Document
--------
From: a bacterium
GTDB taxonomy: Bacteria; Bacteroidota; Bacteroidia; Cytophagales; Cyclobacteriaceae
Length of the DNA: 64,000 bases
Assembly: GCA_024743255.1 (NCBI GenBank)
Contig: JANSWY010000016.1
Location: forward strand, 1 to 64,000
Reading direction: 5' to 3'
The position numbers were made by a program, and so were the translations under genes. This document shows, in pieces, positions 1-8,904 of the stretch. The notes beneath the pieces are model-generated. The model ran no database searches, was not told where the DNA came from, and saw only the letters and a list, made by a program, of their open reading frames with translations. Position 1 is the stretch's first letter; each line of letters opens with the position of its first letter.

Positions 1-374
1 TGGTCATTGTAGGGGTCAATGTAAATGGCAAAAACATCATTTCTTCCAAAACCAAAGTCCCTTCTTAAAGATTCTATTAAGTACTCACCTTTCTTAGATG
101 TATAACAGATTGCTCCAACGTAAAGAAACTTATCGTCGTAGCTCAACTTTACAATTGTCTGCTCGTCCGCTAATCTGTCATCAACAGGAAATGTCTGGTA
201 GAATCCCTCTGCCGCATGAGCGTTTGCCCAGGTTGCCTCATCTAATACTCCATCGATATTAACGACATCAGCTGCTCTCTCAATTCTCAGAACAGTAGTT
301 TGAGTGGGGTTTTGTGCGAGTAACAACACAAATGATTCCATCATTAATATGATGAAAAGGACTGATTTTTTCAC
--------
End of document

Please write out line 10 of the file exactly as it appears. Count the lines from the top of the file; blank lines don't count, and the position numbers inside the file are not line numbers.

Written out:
1 TGGTCATTGTAGGGGTCAATGTAAATGGCAAAAACATCATTTCTTCCAAAACCAAAGTCCCTTCTTAAAGATTCTATTAAGTACTCACCTTTCTTAGATG